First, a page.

Some may have noticed a small growth (mostly less than 2 mm in size) hanging off the skin supported by a small, thin stalk.
Home Remedies For Skin Tags
This growth is soft to touch and may be smooth and round or wrinkly and asymmetrical or threadlike, resembling rice grains. Such growths are called skin tags.
What Are Skin Tags?
Skin tags are painless and non-cancerous. While they can appear anywhere on your skin, they are commonly found in places where the skin folds like armpits, groin, eyelids, neck, etc. They generally occur after midlife in both genders equally.
It is noted that skin tags are not dangerous and are removed for aesthetic and cosmetic reasons. The following people are at higher risk of developing skin tags:
- Those who are obese/ overweight
- Those who have diabetes
- Women during pregnancy
- Those suffering from hypertension/ high blood pressure
Causes Of Skin Tags
The cause of skin tags remains unclear. A study conducted in 2008 found that human papillomavirus (HPV) may factor in the growth of skin tags. The study analyzed 37 skin tags from various parts of the body and found HPV in more than 50% of them. Another 2010 study found that the presence of multiple skin tags could be associated with insulin resistance, high BMI and triglycerides.
Very small skin tags may rub off on their own. Generally, skin tags do not require any treatment. However, a visit to the doctor is a must if the skin tag starts hurting/ aching.
- Cryotherapy: Liquid nitrogen is applied over the skin tag to freeze it. It will take around 1 to 2 weeks for scabs to form over the skin tag and fall off.
- Surgical removal: Scissors or scalpel is used to surgically remove the skin tag from your skin.
- Electrosurgery: High-frequency, alternating electric current is used to burn off the skin tag leaving minimal scarring behind.
- Ligation: Blood supply to the skin tag is interrupted with a surgical thread.
Home Treatment Methods
Some home treatment methods are available to remove skin tags effectively. Please note that you must consult a doctor before choosing a particular home remedy.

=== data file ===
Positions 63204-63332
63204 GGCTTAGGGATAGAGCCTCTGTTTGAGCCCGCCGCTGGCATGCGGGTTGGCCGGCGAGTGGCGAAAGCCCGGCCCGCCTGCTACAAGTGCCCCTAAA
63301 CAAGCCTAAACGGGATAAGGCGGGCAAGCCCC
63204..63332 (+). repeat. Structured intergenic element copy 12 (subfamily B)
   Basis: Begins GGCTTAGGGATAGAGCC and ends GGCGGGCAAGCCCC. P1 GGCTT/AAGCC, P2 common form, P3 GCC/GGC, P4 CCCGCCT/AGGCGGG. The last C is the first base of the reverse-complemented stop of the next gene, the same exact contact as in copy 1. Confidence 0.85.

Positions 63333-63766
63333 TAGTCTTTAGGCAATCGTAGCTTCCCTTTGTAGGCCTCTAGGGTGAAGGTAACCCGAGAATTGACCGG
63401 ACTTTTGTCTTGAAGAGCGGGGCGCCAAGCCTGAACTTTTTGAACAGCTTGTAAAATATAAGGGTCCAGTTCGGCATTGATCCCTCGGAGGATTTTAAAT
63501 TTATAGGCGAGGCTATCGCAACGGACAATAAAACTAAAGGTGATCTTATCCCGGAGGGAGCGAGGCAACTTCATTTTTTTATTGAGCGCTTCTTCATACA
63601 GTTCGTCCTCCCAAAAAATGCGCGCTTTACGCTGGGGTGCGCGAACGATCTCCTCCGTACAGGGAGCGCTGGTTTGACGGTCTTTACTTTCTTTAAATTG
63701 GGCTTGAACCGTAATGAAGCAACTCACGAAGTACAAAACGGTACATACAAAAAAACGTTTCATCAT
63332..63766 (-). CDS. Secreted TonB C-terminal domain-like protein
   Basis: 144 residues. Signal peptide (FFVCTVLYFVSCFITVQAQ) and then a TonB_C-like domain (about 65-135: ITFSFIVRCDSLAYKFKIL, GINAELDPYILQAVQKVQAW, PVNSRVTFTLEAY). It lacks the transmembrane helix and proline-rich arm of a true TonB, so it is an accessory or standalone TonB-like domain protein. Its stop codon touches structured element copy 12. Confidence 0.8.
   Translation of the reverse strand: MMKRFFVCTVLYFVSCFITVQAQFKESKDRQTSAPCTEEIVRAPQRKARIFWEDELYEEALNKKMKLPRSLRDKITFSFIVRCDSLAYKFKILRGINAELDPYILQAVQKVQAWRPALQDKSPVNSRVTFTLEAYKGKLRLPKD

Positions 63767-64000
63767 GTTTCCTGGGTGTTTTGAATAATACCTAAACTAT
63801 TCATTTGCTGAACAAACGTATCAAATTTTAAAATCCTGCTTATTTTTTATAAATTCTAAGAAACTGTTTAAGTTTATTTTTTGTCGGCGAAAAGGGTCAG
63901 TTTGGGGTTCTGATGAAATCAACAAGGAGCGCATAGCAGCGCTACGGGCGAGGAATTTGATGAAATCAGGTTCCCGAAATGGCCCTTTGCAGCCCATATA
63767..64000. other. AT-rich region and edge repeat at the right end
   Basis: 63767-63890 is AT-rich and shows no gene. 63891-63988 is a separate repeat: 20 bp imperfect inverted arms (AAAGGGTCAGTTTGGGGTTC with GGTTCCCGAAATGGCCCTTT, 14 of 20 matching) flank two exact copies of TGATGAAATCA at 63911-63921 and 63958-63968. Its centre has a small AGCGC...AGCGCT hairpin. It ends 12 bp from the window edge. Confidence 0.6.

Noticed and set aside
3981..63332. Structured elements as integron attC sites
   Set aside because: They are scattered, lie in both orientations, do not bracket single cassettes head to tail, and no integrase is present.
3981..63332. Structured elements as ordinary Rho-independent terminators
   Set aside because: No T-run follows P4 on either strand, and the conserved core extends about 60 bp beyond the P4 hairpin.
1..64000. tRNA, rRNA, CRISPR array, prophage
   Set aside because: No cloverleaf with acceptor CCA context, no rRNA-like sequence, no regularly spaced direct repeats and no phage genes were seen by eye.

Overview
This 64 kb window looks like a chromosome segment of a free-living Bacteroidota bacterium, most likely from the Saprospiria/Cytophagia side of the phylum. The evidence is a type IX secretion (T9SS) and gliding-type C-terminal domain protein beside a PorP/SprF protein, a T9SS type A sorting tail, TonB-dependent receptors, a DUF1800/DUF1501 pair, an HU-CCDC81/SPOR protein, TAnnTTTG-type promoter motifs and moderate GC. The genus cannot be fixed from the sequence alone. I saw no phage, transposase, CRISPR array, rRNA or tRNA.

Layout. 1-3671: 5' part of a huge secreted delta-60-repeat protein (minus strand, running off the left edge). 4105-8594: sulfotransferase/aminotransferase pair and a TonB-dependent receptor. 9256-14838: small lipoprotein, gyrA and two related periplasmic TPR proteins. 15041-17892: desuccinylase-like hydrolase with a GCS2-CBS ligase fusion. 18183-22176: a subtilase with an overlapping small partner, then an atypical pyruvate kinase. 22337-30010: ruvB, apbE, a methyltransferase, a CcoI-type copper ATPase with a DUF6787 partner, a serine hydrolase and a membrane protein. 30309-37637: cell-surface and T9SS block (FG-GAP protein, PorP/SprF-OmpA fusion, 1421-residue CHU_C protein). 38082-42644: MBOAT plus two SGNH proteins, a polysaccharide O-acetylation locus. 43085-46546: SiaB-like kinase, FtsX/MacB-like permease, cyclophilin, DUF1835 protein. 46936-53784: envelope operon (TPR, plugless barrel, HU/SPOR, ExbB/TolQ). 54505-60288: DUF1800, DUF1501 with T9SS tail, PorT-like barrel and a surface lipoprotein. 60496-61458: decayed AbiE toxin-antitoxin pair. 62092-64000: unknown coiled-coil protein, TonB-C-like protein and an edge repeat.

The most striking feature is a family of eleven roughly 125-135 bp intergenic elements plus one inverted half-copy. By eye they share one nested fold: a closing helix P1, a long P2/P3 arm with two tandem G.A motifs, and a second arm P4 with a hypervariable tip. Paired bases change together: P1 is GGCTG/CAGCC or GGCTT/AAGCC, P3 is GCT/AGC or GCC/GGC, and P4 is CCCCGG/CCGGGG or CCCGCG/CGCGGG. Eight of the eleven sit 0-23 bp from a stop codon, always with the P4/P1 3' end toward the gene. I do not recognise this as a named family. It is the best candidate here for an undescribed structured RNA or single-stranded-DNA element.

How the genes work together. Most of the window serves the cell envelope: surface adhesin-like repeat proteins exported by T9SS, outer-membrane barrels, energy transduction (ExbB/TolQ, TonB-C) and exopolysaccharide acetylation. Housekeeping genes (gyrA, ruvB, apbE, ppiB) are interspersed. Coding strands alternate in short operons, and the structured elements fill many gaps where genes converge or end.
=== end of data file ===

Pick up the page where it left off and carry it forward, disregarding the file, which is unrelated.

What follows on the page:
- Skin tag removal band/ patches: Similar to the ligation treatment, these bands work by cutting off blood supply to the skin tag. It contains medicine, and with the prolonged application, the skin tag may come off.
- Removal cream: There are some creams that claim to help remove skin tags. It is recommended that you clean the area with alcohol, file the tag down before applying the cream. Also, avoid creams with salicylic acid and tea tree oil as they can cause skin irritation or contact dermatitis for those with sensitive skin.
- Iodine: Though not scientifically proven, liquid iodine is supposed to remove skin tags. Firstly, protect the skin by applying petroleum jelly or coconut oil and then proceed to swipe iodine across the skin tag. Cover with a bandage until iodine dries off. Repeat till the skin tag falls off.
Most of the above-suggested home treatment methods only have anecdotal reports and no scientific basis. Please consult a doctor for more information and do not try these at home without confirming with a health professional.
Moreover, do not try home remedies, especially when the skin tags are located around sensitive areas like the eyes and genitals. Huge skin tags require medical attention. Skin tags causing pain, itching, or bleeding need to be looked at by a professional medical officer as quickly as possible. Using home treatment methods on such skin tags could worsen the situation.
You may receive unsolicited advice on removing skin tags using sharp blades, nail clippers, or scissors. However, it is highly recommended that you approach a doctor to get your skin tag removed and not personally follow such dangerous methods.
Skin tags are usually not a medical concern. However, consult a doctor to confirm the growth is actually just a skin tag and benign. Unless the skin tag keeps growing or you want it removed for aesthetic reasons, you can go about your normal, daily life.
Amanda Wingfield is a certified Diabetes Management Specialist who also holds an MD in Endocrinology, with certifications from ABIM and AACE. She has a decade of experience serving thousands of patients through her independent practice and has been working in the capacity of an expert diabetes consultant for the past 4 years. Ms. Wingfield is revered by her regular readers for her in-depth research and evidence-based analysis of diabetes medications, supplements, and treatments, and her highly critical style of writing.